Dale Graden’s office is a maze.
Tall, floor-to-ceiling bookcases line his office, obscuring his desk from view. There is not a single open space for another book. For Graden, a University of Idaho history professor, this love of reading led him to the liberal arts.
Graden said as a young man, he always had a passion for history, but he questioned his field choice. He said he often wondered if he would be better off in law or foreign affairs. In the end, Graden said he is glad he went into history.
Since then, Graden has become a vocal proponent for the study of liberal arts. At 9 a.m. Saturday, Graden will give a talk about the benefits of studying liberal arts at UI.
“We’re in desperate need of maintaining and protecting the liberal arts,” Graden said.
He said in recent history there has been a decline in liberal arts education and a heavier focus on technology-based fields. Graden said he doesn’t think students in STEM fields are getting a well-rounded education.
“I think that liberal arts provides a set of tools critically important for whatever employment (students) go into,” he said.
These tools are numerous, Graden said. They include a capacity to think critically, speak coherently and write in an informed manner. He said in today’s world, it’s important to be able to think individually and construct educated opinions.
“It’s the capacity to take an immense amount of information from different sources and come up with informed decisions,” Graden said.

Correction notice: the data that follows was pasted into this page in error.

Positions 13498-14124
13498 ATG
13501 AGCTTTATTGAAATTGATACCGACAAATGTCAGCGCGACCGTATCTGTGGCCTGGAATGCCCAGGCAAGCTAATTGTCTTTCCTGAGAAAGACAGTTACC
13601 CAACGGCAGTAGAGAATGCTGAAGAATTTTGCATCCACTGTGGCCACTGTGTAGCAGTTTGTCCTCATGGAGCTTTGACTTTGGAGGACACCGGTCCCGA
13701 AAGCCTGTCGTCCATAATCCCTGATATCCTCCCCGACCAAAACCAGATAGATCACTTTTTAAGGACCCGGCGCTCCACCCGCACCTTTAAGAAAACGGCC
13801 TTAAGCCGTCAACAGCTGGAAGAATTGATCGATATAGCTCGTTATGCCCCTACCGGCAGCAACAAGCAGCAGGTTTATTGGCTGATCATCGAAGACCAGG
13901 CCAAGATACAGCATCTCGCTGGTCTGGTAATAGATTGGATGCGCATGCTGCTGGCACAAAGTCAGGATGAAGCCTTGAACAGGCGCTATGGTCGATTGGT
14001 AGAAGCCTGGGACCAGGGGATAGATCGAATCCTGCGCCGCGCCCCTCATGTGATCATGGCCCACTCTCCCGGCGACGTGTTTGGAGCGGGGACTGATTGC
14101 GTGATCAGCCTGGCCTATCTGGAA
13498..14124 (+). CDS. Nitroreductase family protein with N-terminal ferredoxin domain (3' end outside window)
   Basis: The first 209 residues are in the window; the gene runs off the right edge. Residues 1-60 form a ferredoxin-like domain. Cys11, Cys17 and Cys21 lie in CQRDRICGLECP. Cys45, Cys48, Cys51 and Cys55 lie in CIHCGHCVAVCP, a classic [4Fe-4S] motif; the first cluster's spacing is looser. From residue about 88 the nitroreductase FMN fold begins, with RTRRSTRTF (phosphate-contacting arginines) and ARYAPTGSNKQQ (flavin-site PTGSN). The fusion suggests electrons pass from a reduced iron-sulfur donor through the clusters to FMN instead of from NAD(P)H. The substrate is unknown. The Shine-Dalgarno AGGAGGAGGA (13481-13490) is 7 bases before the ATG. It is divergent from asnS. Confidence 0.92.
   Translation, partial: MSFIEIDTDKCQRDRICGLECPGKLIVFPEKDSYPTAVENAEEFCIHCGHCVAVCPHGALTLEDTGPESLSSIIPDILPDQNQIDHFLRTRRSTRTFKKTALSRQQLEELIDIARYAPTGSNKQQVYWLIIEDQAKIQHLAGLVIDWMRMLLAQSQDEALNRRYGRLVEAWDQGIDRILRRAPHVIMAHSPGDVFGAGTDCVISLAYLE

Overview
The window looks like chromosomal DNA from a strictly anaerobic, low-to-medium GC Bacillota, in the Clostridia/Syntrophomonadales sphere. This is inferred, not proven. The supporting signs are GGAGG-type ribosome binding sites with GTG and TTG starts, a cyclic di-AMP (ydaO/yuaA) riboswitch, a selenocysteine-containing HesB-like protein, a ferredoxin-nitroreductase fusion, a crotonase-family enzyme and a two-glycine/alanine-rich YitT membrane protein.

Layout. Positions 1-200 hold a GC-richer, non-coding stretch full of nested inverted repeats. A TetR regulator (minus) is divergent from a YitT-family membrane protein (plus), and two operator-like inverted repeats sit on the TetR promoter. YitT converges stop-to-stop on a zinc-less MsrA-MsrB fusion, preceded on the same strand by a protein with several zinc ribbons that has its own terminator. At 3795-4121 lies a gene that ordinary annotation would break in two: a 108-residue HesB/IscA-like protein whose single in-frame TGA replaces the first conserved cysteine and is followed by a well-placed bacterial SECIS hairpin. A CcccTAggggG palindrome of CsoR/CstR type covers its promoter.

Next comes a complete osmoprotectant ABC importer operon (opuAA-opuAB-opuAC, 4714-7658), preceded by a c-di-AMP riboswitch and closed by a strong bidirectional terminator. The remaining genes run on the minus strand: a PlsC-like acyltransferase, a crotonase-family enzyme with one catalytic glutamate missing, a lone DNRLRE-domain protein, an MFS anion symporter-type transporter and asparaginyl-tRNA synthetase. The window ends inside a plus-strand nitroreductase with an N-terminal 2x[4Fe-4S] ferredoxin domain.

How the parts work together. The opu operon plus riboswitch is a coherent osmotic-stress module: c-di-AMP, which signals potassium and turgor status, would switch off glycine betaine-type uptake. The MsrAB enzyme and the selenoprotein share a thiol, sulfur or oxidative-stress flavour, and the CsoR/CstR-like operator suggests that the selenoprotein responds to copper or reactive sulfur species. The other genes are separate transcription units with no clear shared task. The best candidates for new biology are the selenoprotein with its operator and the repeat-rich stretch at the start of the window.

Graden said to him, the liberal arts are even more than that. They give the opportunity to see the world in a cross-sectional manner. He said liberal arts are important for understanding humanity and where it’s headed.
“You have the opportunity to delve into different disciplines, see what grabs your interest and dive into it,” he said.
Graden said he is astounded by the caliber of students who attend UI. Recently, he said he spoke with a student in international studies.
“This kid blew me out of my chair, this kid is a superstar. He could be anywhere on the planet,” Graden said. “This is a kid who could be at Harvard or Stanford or Yale, but he’s here.”
The student is Zach Lien, a senior at UI. Lien said he originally planned to be a physics major, but soon found himself at the crossroads between social sciences and STEM. He said he made his final decision based on the fact that the social sciences are always changing.
“I thought that it’s something that will be constantly developing and require adaptation, and it would allow me to be more involved,” Lien said.
He said the liberal arts will give him the opportunity to interact with people and the world more readily. Lien said that one of the biggest worries from students thinking about the social sciences is job security. He said often it’s hard to visualize the careers that exist in liberal arts fields because they’re less tangible than other fields.
“As long as people interact, I’m in business. As long as there is diplomacy, international conflicts, peace, I’m going to have a career and love every day of it,” Lien said.
Graden said the opportunities for students are endless — they just have to think outside of the box.
“The opportunities are unbound, moving across disciplines, within the liberal arts and to the sciences too,” he said.
Carly Scott can be reached at firstname.lastname@example.org or on Twitter @Idaho_Scotty